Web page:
Our bishops urge us when making political decisions to make moral judgments “consistent with the Gospel and with Catholic teaching” (“Forming Consciences for Faithful Citizenship”). Some may consider the Church to be just another voice among the clutter of campaign ads and pundits. Yet Catholics have a moral obligation to form their conscience according to Church teaching.
The Church’s teaching is not “just another political opinion or policy preference among many others. Rather, we urge Catholics to listen carefully to the Church’s teachers when we apply Catholic social teaching to specific proposals and situations.”
It takes work to be a good Catholic. We have to do more than listen to sound bites and surf social media. We have the moral obligation to form our consciences according to Catholic teaching.
To help us make moral judgments, the Florida Conference of Catholic Bishops has polled candidates. Their responses to the Candidate Questionnaire Project assist us to become informed voters. Knowing where the candidates stand on matters concerning human life and dignity and the advancement of the common good is essential to responsible faithful citizenship.
Can a Catholic in good conscience vote Democrat? Can a Catholic vote Republican? A better question is which candidate is “consistent with the Gospel and with Catholic teaching?”
Love God. Love neighbor. Vote Catholic.
To take to prayer: Bring your ballot before the Lord.
Father Scotchie is the pastor of Most Precious Blood Parish in Oviedo. He is the co-author of “Rites of Passage: Preaching Baptisms, Weddings, and Funerals” (Liturgical Press), and can be reached at email@example.com.
Bartimaeus of JerichoFather Brian Campbell
Sunday, Oct. 28
Jer 31:7-9; Ps 126:1-6; Heb 5:1-6; Mk 10:46-52
The world around us is a big place. It seems like everything is constantly moving, changing, on the go. We can get so caught up in the noise that we often miss the chance to get to know the people right in front of us. In this week’s Gospel of Mark, Jesus is on the move as he travels from Jerusalem to Jericho. Through the noise and movement he hears the cry of a man in need. Within our moving, noisy world there is a lot of suffering that often goes unnoticed. This week, let us encounter the Lord who notices and stops for us. May we learn from him and do the same.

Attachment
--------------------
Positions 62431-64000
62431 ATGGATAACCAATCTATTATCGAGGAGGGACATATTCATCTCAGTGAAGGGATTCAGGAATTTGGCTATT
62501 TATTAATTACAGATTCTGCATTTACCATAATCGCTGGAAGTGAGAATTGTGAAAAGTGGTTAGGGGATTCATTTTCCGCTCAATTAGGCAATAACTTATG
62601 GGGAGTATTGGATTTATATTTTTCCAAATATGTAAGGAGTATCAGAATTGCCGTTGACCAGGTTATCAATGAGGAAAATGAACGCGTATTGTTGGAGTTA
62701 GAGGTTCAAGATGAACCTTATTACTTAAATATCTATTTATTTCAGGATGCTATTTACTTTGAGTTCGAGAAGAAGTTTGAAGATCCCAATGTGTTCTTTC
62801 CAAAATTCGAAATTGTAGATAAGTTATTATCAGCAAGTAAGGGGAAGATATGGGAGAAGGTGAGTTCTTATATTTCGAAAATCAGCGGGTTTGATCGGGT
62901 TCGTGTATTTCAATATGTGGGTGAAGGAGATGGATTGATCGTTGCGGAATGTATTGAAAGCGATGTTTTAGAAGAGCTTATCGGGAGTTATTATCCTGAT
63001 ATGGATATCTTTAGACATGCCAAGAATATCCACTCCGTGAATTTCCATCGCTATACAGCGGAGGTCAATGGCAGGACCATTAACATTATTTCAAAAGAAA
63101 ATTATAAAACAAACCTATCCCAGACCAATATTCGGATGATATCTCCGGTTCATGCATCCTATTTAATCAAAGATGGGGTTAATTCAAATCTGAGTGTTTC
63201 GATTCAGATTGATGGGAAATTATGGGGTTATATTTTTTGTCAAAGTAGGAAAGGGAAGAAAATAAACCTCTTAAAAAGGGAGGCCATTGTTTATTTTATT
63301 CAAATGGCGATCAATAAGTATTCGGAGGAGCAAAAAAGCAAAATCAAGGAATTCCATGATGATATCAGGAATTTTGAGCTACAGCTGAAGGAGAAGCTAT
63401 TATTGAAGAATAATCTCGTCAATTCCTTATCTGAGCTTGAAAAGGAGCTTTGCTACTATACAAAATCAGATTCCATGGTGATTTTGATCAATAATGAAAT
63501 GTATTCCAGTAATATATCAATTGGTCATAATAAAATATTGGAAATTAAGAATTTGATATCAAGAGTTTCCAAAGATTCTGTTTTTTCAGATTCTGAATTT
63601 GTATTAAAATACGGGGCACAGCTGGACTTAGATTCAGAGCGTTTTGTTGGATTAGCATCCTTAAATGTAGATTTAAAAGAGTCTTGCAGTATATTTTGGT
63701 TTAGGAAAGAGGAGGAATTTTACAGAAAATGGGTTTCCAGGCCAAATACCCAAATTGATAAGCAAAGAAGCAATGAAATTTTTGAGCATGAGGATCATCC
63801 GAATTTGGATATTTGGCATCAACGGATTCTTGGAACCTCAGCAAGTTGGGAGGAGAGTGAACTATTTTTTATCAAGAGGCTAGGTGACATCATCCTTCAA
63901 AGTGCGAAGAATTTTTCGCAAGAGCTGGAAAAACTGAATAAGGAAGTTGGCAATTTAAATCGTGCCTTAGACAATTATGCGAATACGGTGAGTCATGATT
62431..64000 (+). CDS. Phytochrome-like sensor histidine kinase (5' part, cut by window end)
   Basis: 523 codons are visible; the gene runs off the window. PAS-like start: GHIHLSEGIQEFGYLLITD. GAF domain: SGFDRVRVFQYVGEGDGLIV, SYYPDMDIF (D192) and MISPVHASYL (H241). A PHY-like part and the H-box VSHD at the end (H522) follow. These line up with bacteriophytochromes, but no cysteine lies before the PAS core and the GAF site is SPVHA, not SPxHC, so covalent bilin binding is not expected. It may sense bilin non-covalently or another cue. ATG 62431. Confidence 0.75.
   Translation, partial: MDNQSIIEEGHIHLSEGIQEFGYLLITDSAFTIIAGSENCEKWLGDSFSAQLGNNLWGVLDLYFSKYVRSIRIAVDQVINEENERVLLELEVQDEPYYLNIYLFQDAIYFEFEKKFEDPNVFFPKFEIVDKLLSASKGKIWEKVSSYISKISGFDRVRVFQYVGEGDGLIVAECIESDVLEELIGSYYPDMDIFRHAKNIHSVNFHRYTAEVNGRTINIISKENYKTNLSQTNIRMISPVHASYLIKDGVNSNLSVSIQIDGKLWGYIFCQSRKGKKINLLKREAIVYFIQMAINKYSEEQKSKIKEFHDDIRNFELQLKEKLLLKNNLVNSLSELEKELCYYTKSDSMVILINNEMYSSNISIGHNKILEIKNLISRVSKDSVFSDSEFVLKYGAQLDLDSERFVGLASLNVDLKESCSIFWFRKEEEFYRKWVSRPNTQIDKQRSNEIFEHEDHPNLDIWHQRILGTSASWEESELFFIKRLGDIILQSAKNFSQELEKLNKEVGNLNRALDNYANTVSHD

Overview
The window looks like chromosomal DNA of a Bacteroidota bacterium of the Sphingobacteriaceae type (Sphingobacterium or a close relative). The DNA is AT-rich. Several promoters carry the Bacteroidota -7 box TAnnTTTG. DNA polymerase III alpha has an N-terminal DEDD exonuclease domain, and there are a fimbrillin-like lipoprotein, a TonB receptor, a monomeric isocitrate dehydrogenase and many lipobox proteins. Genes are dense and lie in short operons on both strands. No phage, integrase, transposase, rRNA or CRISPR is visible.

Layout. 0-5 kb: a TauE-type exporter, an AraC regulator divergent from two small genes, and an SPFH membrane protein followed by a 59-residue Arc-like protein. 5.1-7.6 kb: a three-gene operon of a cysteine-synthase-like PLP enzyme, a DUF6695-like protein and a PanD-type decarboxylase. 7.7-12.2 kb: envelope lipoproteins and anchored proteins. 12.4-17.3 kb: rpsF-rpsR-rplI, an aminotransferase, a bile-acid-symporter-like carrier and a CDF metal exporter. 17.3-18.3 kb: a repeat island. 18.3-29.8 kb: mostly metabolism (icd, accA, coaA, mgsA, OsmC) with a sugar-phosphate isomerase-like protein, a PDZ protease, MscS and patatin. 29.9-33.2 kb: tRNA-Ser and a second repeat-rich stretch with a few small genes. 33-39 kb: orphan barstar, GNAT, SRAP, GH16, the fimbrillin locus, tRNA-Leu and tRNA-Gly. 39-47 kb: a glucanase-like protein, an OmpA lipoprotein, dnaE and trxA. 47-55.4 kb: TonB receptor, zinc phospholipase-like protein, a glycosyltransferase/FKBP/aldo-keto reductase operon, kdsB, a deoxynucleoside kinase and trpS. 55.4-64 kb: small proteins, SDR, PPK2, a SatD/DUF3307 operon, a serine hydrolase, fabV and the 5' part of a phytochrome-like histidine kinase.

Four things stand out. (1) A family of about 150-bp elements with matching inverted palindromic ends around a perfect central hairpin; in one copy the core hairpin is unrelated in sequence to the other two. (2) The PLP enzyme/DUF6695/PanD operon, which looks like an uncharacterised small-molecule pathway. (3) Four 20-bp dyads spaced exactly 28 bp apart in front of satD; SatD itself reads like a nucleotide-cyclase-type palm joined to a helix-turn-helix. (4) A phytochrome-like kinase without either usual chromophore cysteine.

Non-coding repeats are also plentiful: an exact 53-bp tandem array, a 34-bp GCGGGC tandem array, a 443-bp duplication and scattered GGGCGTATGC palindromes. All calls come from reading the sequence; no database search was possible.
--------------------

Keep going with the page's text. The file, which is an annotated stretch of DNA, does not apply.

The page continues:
Our first reading this week from the prophet Jeremiah speaks of a remnant people of Israel who are scattered in different locations. This is written during a time in the sixth century B.C. when the Israelites had been conquered by the Babylonian empire. Jerusalem had been ransacked, many were killed and most of the survivors were taken away from Israel to the desert regions of Babylon to do slave labor. Imagine if something like that happened to us?
The people that Jeremiah describe as “the remnant” are real people with real needs — some are blind and lame, pregnant women, parents and mourners who have lost everything. Through Jeremiah, God makes known a great irony: Those who appear in this world to be losers, unimportant or weak will end up being the most important winners of all. God will bring them out of the desert to a place filled with life: “I will have them walk by brooks of water” (Jer 31:9).
In Chapter 10 of St. Mark’s Gospel, Jesus and his apostles journey from Jerusalem to Jericho.
Jerusalem is around 2,500 feet elevation and the trip to Jericho is a consistent trek way down to 850 feet below sea level. Jericho is the lowest city on earth and one of the oldest too. So old is Jericho that we hear of it in the Old Testament book of Joshua, Chapter 6. Approximately 3,400 years ago after the Exodus of the Israelites from the Land of Egypt, Jericho would be condemned for a collapsing defeat. Most of us know the story of how it’s walls fell at the prayers, singing and marching of the Israelites. Jericho, the old and low city known in the Old Testament for divine judgment, will in the New Testament become known as a place of divine mercy.
It is in this epic, noisy desert town that Jesus hears the cry of a man who people walked by on a daily basis and probably didn’t even know his name. Imagine the scene: desert sand flying in the air from crowds of people and mules walking, through the noise of merchants calling out for customers to buy their locally crafted spikenard, a voice is heard: “Jesus, Son of David, have mercy on me” (Mk 10:47).
This insignificant man, forgotten by the world, had never been able to see the desert around him. But he knew the desert within for having lived with the handicap of blindness his entire life. The great irony is that everyone else that day with physical vision was unable to “see” what was most important. We do not know any of their names. But we do know the name of the unimportant, forgotten one who, though blind, could “see.” Bartimeaus of Jericho called upon Jesus in faith, naming him as Son of David, the long-awaited Messiah of Israel. Jesus hears, heals him and 2,000 years later we know his name.
In the desert moments of life it is hard to understand why we are having such a hard time. Feeling scattered and battered, we thirst. The Scriptures remind us to never give up, but to cry out with faith in our weakest hour. God has an ability to work through suffering to give us an insight we would never have expected. This week may we call upon the most holy name of Jesus in faith, receiving from him living water and true sight.
Father Campbell is a priest of the Diocese of Palm Beach and parochial vicar at Our Lady Queen of the Apostles Parish in Royal Palm Beach.